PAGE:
Article

American, 20th – 21st century, female.

Born 3 August 1955, in Bristol (Pennsylvania).

Painter, sculptor, video artist, installation artist.

Lisa Adams studied at the University of Heidelberg, Germany, in 1976; Scripps College, Claremont, California, obtaining a BA in 1977; and Claremont Graduate University, receiving an MFA in ...

Article

American, 20th century, female.

Active in Chicago 1909-1910.

Sculptor.

Article

Regenia Perry, Christina Knight, dele jegede, Bridget R. Cooks, Camara Dia Holloway and Jenifer P. Borum

[Afro-American; Black American]

Term used to describe art made by Americans of African descent. While the crafts of African Americans in the 18th and 19th centuries continued largely to reflect African artistic traditions (see Africa, §VIII), the earliest fine art made by professional African American artists was in an academic Western style (see fig.).

Regenia Perry, revised by Christina Knight

The first African American artist to be documented was Joshua Johnson, a portrait painter who practised in and around Baltimore, MD. Possibly a former slave in the West Indies, he executed plain, linear portraits for middle-class families (e.g. Sarah Ogden Gustin, c. 1798–1802; Washington, DC, N.G.A.). Only one of the approximately 83 portraits attributed to Johnson is signed, and none is dated. There are only two African American sitters among Johnson’s attributions. Among the second generation of prominent 19th-century African American artists were the portrait-painter ...

Article

Theresa Leininger-Miller

[Negro Colony]

Group of African American artists active in France in the 1920s and 1930s. Between the world wars Paris became a Mecca for a “lost generation” of Americans. Hundreds of artists, musicians, and writers from all over the world flocked to the French capital in search of a sense of community and freedom to be creative. For African Americans, the lure of Paris was enhanced by fear of and disgust with widespread racial discrimination experienced in the United States. They sought a more nurturing environment where their work would receive serious attention, as well as the chance to study many of the world’s greatest cultural achievements. France offered this along with an active black diasporal community with a growing sense of Pan-Africanism. Painters, sculptors, and printmakers thrived there, studying at the finest art academies, exhibiting at respected salons, winning awards, seeing choice art collections, mingling with people of diverse ethnic origins, dancing to jazz, and fervently discussing art, race, literature, philosophy, and politics. Although their individual experiences differed widely, they had much in common, including exposure to traditional European art, African art, modern art, and proto-Negritude ideas. As a result of their stay in Paris, all were affected artistically, socially, and politically in positive ways and most went on to have distinguished careers....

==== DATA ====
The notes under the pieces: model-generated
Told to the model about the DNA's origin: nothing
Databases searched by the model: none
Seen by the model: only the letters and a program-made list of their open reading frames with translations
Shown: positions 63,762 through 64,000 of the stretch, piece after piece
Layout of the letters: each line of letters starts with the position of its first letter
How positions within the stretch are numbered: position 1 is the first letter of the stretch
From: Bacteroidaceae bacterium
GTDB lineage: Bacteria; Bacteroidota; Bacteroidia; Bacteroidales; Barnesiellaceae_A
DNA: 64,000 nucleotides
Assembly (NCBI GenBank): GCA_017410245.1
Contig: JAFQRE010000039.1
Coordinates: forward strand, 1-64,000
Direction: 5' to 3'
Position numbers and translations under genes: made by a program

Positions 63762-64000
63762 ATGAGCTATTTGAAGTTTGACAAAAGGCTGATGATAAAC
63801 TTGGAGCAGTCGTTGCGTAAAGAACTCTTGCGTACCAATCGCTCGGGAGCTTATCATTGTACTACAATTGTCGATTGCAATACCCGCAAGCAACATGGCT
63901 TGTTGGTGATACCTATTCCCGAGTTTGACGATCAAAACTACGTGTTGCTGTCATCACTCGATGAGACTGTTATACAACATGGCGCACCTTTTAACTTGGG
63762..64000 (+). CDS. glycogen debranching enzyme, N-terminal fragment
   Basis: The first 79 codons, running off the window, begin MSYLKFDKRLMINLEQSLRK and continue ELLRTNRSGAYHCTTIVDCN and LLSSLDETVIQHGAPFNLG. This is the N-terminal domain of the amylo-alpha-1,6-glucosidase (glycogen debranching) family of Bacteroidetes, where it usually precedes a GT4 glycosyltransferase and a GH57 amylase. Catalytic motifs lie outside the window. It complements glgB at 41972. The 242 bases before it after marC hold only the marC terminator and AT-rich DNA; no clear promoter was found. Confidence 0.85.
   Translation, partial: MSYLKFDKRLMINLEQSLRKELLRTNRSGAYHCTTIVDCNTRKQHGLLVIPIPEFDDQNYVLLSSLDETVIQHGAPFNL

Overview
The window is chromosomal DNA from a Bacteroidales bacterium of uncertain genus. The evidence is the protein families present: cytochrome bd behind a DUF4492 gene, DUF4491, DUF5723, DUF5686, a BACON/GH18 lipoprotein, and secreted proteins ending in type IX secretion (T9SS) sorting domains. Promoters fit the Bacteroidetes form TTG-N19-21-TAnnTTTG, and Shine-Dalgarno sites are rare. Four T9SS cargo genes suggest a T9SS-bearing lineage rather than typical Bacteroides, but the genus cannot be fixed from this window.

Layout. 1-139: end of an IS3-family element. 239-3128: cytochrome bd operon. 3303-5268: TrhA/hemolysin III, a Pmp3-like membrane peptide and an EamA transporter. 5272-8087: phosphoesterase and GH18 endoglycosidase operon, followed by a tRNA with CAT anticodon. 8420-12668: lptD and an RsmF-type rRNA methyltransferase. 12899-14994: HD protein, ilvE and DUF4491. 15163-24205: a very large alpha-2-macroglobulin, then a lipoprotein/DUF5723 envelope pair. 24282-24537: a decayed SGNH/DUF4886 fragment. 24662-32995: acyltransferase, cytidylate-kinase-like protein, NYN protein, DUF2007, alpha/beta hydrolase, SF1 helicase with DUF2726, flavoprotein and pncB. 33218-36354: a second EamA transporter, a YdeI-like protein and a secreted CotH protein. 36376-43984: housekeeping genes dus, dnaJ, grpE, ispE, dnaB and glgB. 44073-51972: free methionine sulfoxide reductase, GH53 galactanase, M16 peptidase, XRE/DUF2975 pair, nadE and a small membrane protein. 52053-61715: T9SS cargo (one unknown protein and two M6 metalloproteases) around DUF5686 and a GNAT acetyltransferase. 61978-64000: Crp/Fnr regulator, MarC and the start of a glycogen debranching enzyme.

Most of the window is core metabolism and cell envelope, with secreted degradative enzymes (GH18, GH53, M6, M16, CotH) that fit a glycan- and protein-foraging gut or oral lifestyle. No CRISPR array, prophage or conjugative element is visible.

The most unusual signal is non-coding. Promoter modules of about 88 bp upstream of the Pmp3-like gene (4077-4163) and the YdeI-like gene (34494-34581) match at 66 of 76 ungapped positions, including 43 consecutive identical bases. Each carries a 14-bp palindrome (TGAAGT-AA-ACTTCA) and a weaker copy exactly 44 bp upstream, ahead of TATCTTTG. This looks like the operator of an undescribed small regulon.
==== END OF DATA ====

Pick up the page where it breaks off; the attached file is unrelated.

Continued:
Article

American, 20th century, male.

Born 1913, in New York; died 1993.

Sculptor, assemblage artist.

Peter Agostini studied at the Leonardo da Vinci School in New York. He took part in international collective exhibitions such as the 1963 São Paulo Biennale. After 1960 he held numerous solo exhibitions in New York and a few in Chicago. He taught at Colombia University ...

Article

American, 19th – 20th century, male.

Born 8 May 1878, in San Francisco; died 1949, in New York.

Sculptor. Figures. Monuments, equestrian groups.

Robert Ingersolt Aitken studied at the Mark Hopkins Institute of Sculpture in San Francisco, where he later became a teacher, replacing the sculptor of sporting subjects, Douglas Tilden. He started exhibiting in ...

Article

American, 19th – 20th century, male.

Born 1864, in Clarendon (New York); died 1926, in Mont Mikeno or Kabale, Belgian Congo (now Democratic Republic of Congo).

Sculptor, photographer. Animals.

Carl Ethan Akeley began working as a taxidermist at the age of 17 at Ward's Natural Science Establishment in Rochester, New York. He later became associate curator at the Roosevelt American Museum of Natural History in New York, where he laid out the African rooms and the Hall of African Mammals was named after him. On trips to Africa for the museum, Akeley observed animals closely. In ...

Article

American, 19th century, male.

Born 10 July 1825, in Sacoarapa (Maine); died 21 May 1861, in Philadelphia.

Sculptor.

Benjamin Akers' father, a wood turner, was his first teacher. He studied sculpture in Boston and in 1850 opened a studio in Portland in collaboration with the painter Tilton. He carved busts of ...

Article

American, 19th century, male.

Born 15 November 1836, near Hollis (Maine); died 16 September 1906, in New York.

Sculptor, draughtsman. Busts.

Charles Akers' brother, Benjamin Akers, was his teacher in Rome from 1857 to 1858. He sculpted a large number of busts and medallions of famous men, including ...

Article

American, 20th – 21st century, male.

Born 1966, in New York.

Sculptor, painter, installation artist. Murals.

Ricci Albenda studied at the Rhode Island School of Design, including courses in architecture, receiving a Bachelor of Fine Arts degree in 1988. His interest in architecture (as well as in graphic design and physics) figures prominently in his installation art, in which he creates environments which challenge the viewer's spatial perceptions. He uses such materials as fibreglass, wallboard, aluminium and acrylic paint. In his exhibition ...

Article

American, 20th century, male.

Born 1891, in Waverly (Iowa).

Sculptor.